What might the enlarged G20 do to reverse this abysmal trend? One great headwind against Africa is the massive drain through illicit financial flows facilitated by a vast global network of tax havens, secrecy jurisdictions, letterbox companies, fake trusts, and anonymous accounts, operated by an army of shady lawyers, accountants, lobbyists, and financial advisors. Partly exposed through various whistleblower data releases, this sophisticated network is essential for kleptocrats looting their country’s treasuries and often used for corrupting public officials. Multinational corporations (MNCs) routinely use it to shift their profits out of Africa through fictitious or mispriced transactions with affiliates located in low tax or no tax jurisdictions. Such practices deprive Africans of a fair return for their natural resource exports and stifle the development of African firms forced to compete against tax avoiding MNCs. The global haven industry massively aggravates national and global inequalities and greatly impedes progress in the less developed countries by enabling multinational corporations, autocrats, corrupt officials, millionaires, and criminals to drain them of capital and revenues.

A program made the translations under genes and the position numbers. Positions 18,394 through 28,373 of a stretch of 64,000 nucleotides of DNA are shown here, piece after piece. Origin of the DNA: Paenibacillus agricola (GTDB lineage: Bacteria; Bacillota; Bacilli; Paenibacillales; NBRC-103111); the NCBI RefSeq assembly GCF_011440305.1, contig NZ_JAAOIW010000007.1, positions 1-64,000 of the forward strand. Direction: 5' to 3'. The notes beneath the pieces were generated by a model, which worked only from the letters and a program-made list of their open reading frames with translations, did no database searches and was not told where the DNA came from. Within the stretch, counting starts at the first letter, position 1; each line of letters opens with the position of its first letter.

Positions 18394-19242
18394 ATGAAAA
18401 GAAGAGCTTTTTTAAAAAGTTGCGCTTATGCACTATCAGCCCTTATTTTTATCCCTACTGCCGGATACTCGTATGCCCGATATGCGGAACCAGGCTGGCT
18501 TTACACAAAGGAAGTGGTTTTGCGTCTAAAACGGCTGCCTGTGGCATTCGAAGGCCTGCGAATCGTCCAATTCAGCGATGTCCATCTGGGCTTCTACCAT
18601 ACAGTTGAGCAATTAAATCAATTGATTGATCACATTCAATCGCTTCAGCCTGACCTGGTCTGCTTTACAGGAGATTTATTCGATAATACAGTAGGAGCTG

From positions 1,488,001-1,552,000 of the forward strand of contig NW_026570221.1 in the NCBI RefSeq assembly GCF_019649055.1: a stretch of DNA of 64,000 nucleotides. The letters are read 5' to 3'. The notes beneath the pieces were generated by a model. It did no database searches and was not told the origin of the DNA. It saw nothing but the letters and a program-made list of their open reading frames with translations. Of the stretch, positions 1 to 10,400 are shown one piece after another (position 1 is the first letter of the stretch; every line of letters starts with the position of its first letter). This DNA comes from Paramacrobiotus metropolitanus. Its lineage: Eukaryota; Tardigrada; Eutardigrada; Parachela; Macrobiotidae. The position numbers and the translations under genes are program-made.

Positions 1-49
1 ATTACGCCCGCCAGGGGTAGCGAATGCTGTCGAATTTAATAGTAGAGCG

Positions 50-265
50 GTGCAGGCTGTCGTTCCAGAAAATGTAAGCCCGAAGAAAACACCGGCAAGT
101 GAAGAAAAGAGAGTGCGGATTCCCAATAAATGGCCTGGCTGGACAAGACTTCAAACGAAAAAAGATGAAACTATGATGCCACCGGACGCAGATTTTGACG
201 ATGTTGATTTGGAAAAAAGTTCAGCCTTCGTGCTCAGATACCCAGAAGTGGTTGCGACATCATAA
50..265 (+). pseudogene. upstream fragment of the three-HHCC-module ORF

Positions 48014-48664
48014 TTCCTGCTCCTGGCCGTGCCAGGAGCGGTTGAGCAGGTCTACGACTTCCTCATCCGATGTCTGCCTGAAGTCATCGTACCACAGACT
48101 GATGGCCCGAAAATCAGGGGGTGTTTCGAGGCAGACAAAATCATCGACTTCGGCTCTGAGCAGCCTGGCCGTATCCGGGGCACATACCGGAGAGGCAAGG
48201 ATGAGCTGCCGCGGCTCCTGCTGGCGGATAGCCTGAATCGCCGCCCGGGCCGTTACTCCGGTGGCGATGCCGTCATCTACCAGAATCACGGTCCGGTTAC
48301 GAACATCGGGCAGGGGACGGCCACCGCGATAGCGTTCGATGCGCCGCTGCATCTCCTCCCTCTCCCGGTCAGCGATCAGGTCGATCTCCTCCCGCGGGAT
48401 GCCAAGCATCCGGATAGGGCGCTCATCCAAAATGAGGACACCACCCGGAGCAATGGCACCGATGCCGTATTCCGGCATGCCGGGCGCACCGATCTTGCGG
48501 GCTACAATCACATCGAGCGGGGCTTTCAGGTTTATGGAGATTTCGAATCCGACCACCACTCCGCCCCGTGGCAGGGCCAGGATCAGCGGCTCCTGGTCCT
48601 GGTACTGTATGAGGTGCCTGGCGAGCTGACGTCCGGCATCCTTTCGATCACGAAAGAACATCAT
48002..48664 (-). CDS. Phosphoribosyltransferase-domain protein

Experts have clear ideas for curtailing these abuses, and the OECD has put itself in charge of achieving appropriate reforms. But the wealthy states have been dragging their feet. Though they too lose revenues to corporate and individual tax abuse, they also benefit from the enhanced profits of their MNCs and from invisible pathways for bribing and blackmailing officials in the global South. With forceful AU participation, the G20 could bring new life into ongoing efforts to reform the netherworld of offshore finance.

Africa’s development is stymied also by patents, whose exclusivity features enable patentees to collect monopoly rents from users of innovative technologies and to deny access to those who cannot pay. Millions have died because they could not afford patented medicines that generic manufacturers would be willing and able to supply at very low prices. Millions are dying from air pollution and millions will die from the effects of global heating because the uptake of green technologies is severely impeded by monopoly rents (and by $7 trillion in annual subsidies for fossil fuel production and consumption).